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The Crime in Writing True Crime (Continued)

Other sources became jittery and agonized over their decisions to talk. When they did speak, they spoke only on condition of anonymity, which caused them to panic that I wouldn’t be another Vanessa Leggett and that I wouldn’t protect their identities. So, one minute I had to reassure them that I was another Vanessa and I would go to jail to protect them. The next minute I had to reassure them that I wasn’t another Vanessa, i.e., allegedly unpublished.

All of this gag order-inspired need for anonymity eventually affected my ability to tell the complete, full and truthful story in the detail I felt it needed. Despite the fact that I often had two to four sources confirming critical facts, since all of those sources were anonymous, St. Martin’s attorney wouldn’t allow me to use those rock solid facts. He understandably feared that no source would stand up in court to back me.

Thursday, August 4, 2001, the Fourteenth Court of Appeals denied the

Houston Chronicle’s request to throw out the gag order in the case against Andrea Yates. In their opinion, written by Justice Charles W. Seymore, the court referred to the crime as "an undeniably tragic episode" that resulted in a "maelstrom of media attention."

The court stated that Judge Hill "initially was not inclined to grant a gag order." Instead, she "admonished counsel for both sides that she intended to try the case in court and not in the press. However, the parties evidently did not heed the warning …"

Seymore wrote that the Houston Chronicle had been present during the gag order hearing and had asked to be heard. "Judge Hill noted, however, that the Houston Chronicle was not a party to the criminal proceedings or to the gag order, and declined to entertain its objections at that particular time, stating she would revisit with counsel after the hearing."

The Court of Appeals ultimately decided that Hill’s gag order did not infringe upon the media’s First Amendment rights of freedom of the press. Indeed, Seymore cited a Virgina case as proof: "The Court described that right, however, as only a right to sit, listen, watch and report. The press has no right to information about a trial superior to that of the general public." And, in citing a case against Warner Communications, Seymore additionally wrote, "In short, the media’s right to gather information during a criminal trial is no more than a right to attend the trial and report on their observations." 1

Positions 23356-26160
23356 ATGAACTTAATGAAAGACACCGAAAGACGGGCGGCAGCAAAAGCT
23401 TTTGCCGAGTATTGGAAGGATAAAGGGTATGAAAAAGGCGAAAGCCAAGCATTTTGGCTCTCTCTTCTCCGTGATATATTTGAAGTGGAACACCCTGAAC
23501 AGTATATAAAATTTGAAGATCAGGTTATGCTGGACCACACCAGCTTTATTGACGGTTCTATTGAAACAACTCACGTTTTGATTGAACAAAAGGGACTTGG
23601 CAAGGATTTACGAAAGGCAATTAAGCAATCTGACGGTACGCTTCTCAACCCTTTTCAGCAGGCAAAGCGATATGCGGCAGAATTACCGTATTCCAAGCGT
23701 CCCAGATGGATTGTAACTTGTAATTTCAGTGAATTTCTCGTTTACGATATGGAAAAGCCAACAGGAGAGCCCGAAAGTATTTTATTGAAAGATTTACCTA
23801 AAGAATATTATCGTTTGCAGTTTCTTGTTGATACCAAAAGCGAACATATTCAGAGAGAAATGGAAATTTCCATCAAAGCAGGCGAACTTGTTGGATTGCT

August 8, 2001, Andrea Yates walked into the 230th District Court for her arraignment. Her plea of not guilty by reason of insanity was quickly entered. Less quickly, prosecutors and defense attorneys carped about leaks to the press, as the defense desperately tried to slip in statements rebutting alleged prosecutorial leaks. Judge Hill silenced the attorneys, making it clear she wasn’t going to tolerate any attempts to try the case in the press. The arraignment ended and a bailiff ordered the press out of the courtroom.

Indeed, the day before, Judge Belinda Hill had issued an order instructing all "spectators and media representatives" to "immediately leave courtroom 7-7 and all cameras shall be removed as soon as possible," after the proceedings were concluded. The judge’s order also demanded that the pool video camera not record any sound–nothing the judge or attorneys said.

It further stated, "Media personnel outside the courtroom shall not create distractions and shall avoid restricting movement of persons passing through the halls and/or doors to the courtroom."

Any person who violated the order was subject to contempt and expulsion from the courtroom. And "all persons employed by a media organization" were "presumed to have notice" of the order, whether they had seen it or not. 2

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